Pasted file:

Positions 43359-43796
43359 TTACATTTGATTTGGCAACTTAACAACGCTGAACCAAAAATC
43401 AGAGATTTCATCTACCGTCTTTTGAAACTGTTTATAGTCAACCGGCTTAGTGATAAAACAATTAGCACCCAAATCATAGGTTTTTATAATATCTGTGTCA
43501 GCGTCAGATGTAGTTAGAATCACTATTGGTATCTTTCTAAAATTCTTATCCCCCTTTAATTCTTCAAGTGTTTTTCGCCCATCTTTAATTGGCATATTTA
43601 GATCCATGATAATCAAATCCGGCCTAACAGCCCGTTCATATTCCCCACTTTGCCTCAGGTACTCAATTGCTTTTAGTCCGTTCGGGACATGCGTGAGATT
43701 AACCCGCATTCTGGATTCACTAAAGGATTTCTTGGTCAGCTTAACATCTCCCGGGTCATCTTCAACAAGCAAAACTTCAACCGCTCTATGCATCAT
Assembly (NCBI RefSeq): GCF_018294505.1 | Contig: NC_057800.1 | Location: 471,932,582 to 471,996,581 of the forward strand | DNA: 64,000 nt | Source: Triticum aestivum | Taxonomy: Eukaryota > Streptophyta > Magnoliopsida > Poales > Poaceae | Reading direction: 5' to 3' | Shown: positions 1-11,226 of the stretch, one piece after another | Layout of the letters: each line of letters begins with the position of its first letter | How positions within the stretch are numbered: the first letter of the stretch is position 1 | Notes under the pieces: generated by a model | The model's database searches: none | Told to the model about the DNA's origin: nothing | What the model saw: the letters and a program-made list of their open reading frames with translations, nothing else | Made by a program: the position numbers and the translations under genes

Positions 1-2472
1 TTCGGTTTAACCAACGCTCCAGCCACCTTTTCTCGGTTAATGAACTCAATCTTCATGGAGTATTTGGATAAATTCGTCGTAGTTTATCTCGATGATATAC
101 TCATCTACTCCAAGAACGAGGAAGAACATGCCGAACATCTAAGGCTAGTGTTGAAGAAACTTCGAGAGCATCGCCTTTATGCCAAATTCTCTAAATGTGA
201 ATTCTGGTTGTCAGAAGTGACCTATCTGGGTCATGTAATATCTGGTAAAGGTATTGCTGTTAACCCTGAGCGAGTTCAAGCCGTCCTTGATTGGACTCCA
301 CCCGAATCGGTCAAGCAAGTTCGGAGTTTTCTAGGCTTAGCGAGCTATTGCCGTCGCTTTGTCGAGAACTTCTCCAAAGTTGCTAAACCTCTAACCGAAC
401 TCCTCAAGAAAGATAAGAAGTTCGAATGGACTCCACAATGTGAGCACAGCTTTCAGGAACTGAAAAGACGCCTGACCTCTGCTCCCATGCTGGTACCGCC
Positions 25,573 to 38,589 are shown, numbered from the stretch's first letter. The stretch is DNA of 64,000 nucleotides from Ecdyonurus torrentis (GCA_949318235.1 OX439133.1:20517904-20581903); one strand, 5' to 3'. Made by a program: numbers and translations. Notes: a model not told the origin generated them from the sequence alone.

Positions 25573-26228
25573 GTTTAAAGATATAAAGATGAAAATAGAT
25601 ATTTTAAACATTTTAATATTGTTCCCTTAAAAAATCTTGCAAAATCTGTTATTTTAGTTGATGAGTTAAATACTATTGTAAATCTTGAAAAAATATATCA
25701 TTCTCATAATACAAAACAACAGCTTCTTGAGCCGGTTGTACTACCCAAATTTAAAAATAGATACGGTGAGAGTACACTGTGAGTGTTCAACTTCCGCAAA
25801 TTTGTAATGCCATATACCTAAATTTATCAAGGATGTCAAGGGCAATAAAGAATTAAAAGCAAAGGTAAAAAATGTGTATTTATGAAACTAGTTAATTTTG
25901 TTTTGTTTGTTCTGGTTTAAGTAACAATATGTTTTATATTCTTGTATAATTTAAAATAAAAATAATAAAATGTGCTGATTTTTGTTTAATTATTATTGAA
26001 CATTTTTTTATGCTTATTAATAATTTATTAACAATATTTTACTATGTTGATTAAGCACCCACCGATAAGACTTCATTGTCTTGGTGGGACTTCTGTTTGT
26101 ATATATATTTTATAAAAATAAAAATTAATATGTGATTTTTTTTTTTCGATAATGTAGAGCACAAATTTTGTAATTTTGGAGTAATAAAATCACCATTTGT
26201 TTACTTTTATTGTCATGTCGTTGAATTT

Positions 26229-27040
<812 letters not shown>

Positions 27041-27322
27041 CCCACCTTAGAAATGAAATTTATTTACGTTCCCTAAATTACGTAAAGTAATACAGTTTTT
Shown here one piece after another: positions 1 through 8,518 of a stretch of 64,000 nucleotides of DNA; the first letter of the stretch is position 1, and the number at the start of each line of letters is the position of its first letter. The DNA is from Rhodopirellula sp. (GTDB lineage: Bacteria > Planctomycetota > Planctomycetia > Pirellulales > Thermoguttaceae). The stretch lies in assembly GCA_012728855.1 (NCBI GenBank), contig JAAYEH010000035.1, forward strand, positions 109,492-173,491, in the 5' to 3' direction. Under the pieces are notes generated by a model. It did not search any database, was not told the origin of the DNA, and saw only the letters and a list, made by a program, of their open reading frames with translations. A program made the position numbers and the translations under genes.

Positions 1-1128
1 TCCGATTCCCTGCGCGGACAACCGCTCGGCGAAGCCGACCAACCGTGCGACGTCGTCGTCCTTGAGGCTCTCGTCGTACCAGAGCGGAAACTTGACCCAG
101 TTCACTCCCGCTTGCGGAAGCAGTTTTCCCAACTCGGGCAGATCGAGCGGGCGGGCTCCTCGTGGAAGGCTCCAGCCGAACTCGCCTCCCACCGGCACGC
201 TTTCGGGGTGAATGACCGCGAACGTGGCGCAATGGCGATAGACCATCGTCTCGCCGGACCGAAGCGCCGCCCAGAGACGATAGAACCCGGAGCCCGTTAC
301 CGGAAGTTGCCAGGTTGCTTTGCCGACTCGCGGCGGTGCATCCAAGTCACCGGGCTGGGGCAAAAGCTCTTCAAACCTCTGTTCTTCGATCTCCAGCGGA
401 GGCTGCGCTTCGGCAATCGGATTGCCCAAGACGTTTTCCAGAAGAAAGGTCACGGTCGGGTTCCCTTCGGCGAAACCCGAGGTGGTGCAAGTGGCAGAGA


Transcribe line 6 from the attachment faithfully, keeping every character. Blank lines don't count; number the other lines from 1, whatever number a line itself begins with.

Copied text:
43701 AACCCGCATTCTGGATTCACTAAAGGATTTCTTGGTCAGCTTAACATCTCCCGGGTCATCTTCAACAAGCAAAACTTCAACCGCTCTATGCATCAT